The exporter must approach the Foreign Exchange division of his bank prior to quoting any prices internationally, in order to obtain advice and the movement of the South African Rand.
A strategy that the exporter could follow in order to protect against the influence of exchange rate movements is to hedge against such movements through the purchase of forward exchange rate contracts.
Culture and language risk
Misunderstandings in communication and in international trade transactions arise because in most instances the importer and exporter come from different cultures and express themselves with different languages. In most instances business practices, tax systems, rules and regulations, accounting methods, currency controls and customs systems all differ from that of the exporter's own country.
The exporter must ensure that he fully understands these differences and often an in-market visit to the intended country of export will greatly assist the seller in having a better understanding of his intended market place and the culture differences (s)he may encounter.
Managing your risks
The task of managing your export-related risks begins with known what the risks. Your first step is therefore to identify the risks that you are likely to encounter and to give some 'weighting' to the seriousness of the risk. The more serious it is, the more attention you will need to give to addressing the risk in qiestion. With some of the risks oultined above, you can obtain insurance to cover the risk. Three main types of risk cover include credit risk cover, country risk cover and transit risk cover - these are discussed below.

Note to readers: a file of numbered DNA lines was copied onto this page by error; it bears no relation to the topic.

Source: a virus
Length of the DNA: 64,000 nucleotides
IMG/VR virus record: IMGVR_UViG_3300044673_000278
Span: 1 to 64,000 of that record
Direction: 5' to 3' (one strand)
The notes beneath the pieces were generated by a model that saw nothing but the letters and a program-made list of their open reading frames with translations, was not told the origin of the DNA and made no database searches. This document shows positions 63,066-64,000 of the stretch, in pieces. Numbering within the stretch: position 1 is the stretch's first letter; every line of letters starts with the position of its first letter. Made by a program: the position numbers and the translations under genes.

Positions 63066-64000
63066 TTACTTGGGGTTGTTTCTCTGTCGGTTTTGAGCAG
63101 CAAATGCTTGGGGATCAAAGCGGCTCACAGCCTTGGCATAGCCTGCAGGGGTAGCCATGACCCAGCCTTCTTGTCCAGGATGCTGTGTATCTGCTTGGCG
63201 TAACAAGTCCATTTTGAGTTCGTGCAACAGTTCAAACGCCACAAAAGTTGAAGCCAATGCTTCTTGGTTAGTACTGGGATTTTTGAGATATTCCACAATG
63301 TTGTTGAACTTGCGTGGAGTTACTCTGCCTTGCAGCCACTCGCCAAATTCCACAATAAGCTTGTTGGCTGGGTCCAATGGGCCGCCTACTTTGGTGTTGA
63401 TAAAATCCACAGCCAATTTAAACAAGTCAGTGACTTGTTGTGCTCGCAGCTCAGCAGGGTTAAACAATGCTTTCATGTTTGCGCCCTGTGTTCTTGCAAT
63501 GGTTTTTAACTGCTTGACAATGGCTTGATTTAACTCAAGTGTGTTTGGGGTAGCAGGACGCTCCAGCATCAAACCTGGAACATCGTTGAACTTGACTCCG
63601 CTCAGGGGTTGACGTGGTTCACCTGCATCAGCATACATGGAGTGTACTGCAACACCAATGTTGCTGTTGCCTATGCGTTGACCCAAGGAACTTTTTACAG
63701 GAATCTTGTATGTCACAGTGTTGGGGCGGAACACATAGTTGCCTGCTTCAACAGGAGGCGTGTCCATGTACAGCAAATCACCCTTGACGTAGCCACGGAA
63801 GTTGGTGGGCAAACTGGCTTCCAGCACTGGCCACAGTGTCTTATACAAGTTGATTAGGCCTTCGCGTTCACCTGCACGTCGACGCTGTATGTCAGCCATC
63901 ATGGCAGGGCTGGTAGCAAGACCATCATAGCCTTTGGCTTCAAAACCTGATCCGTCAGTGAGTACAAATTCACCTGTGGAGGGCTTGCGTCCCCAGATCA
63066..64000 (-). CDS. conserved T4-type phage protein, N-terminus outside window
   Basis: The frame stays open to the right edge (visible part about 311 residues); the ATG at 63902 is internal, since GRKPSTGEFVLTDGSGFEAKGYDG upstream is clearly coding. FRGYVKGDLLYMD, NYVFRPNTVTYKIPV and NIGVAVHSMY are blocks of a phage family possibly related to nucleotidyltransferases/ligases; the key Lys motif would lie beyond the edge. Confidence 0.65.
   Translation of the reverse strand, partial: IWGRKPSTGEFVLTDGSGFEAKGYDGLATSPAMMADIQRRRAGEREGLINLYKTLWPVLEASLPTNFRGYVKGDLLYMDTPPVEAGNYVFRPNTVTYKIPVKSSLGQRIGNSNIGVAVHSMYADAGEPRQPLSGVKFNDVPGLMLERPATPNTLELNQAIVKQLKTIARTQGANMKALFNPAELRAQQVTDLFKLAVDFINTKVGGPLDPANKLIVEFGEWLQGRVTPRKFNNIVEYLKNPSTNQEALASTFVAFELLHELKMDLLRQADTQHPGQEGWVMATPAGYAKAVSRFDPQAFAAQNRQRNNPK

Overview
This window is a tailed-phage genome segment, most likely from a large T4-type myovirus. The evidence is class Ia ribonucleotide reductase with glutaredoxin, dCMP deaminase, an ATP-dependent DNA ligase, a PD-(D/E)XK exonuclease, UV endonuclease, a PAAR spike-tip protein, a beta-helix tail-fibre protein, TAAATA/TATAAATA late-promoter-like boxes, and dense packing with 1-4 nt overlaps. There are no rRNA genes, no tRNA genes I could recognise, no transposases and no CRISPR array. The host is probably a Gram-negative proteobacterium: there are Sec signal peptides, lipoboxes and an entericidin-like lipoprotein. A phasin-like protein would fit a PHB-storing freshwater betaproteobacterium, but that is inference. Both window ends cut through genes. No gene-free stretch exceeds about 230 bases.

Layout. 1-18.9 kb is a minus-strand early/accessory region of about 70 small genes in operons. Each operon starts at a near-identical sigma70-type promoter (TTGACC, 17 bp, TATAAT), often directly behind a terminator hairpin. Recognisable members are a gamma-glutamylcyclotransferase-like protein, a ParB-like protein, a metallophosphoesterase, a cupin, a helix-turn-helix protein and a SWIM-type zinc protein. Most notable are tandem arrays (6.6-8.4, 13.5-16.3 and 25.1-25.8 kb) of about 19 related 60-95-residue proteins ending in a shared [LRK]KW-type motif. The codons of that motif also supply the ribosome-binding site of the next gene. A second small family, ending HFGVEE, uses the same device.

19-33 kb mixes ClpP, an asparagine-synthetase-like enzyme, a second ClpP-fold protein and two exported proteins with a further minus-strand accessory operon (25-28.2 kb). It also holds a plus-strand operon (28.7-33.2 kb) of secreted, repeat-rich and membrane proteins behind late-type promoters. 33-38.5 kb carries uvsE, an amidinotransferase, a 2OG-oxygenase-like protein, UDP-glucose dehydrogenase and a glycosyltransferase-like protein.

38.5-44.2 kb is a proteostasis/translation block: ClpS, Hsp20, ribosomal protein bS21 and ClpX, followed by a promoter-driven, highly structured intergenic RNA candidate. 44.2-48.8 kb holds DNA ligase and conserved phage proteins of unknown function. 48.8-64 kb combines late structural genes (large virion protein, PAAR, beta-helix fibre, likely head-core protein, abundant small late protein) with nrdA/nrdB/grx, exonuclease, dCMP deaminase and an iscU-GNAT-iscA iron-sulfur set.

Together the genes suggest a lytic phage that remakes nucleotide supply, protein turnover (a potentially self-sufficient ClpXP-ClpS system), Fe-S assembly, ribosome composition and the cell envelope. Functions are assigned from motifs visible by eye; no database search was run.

In the case of exchange rate risks, you can cannot direct insure your exchange rate risk exposure, but you can take steps to minimise these risks through hedging your risk by using one of four financial instruments forward contracts, future contracts, swaps and options (these are discussed in the section on foreign exchange). For most exporters, the first two (forward contracts and future contracts) are likely to be the only two instruments you will consider. Larger exporters with many export and import contracts in place may try to pair their forex exposures (linking an export contract in, say, US dollars to an import contract also in US dollars) or by matching assets and liabilities held in foreign currencies in their books.